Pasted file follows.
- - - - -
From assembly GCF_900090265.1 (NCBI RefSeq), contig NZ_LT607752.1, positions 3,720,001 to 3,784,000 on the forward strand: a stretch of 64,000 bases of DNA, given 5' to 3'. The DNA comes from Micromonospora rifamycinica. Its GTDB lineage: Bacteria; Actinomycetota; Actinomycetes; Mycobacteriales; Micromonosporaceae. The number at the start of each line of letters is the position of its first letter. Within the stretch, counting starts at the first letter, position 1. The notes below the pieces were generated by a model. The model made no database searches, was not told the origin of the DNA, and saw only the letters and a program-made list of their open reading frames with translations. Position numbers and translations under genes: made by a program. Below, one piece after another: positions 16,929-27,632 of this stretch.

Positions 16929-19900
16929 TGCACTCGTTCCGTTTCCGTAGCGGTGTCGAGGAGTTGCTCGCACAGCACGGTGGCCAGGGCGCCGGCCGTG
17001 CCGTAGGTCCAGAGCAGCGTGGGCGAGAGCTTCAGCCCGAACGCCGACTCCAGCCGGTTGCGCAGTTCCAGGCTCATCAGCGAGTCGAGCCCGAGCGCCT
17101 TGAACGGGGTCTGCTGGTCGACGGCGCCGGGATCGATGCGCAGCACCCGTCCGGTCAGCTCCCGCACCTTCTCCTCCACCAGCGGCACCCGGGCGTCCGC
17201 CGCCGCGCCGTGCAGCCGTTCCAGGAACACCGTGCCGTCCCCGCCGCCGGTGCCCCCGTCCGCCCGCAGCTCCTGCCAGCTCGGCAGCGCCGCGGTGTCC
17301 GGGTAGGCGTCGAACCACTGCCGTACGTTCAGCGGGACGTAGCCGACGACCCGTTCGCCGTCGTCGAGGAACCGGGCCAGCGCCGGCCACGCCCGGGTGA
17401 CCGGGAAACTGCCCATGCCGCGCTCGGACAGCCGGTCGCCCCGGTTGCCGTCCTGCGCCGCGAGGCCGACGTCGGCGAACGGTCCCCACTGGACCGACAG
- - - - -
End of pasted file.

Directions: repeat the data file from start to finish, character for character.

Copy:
From assembly GCF_900090265.1 (NCBI RefSeq), contig NZ_LT607752.1, positions 3,720,001 to 3,784,000 on the forward strand: a stretch of 64,000 bases of DNA, given 5' to 3'. The DNA comes from Micromonospora rifamycinica. Its GTDB lineage: Bacteria; Actinomycetota; Actinomycetes; Mycobacteriales; Micromonosporaceae. The number at the start of each line of letters is the position of its first letter. Within the stretch, counting starts at the first letter, position 1. The notes below the pieces were generated by a model. The model made no database searches, was not told the origin of the DNA, and saw only the letters and a program-made list of their open reading frames with translations. Position numbers and translations under genes: made by a program. Below, one piece after another: positions 16,929-27,632 of this stretch.

Positions 16929-19900
16929 TGCACTCGTTCCGTTTCCGTAGCGGTGTCGAGGAGTTGCTCGCACAGCACGGTGGCCAGGGCGCCGGCCGTG
17001 CCGTAGGTCCAGAGCAGCGTGGGCGAGAGCTTCAGCCCGAACGCCGACTCCAGCCGGTTGCGCAGTTCCAGGCTCATCAGCGAGTCGAGCCCGAGCGCCT
17101 TGAACGGGGTCTGCTGGTCGACGGCGCCGGGATCGATGCGCAGCACCCGTCCGGTCAGCTCCCGCACCTTCTCCTCCACCAGCGGCACCCGGGCGTCCGC
17201 CGCCGCGCCGTGCAGCCGTTCCAGGAACACCGTGCCGTCCCCGCCGCCGGTGCCCCCGTCCGCCCGCAGCTCCTGCCAGCTCGGCAGCGCCGCGGTGTCC
17301 GGGTAGGCGTCGAACCACTGCCGTACGTTCAGCGGGACGTAGCCGACGACCCGTTCGCCGTCGTCGAGGAACCGGGCCAGCGCCGGCCACGCCCGGGTGA
17401 CCGGGAAACTGCCCATGCCGCGCTCGGACAGCCGGTCGCCCCGGTTGCCGTCCTGCGCCGCGAGGCCGACGTCGGCGAACGGTCCCCACTGGACCGACAG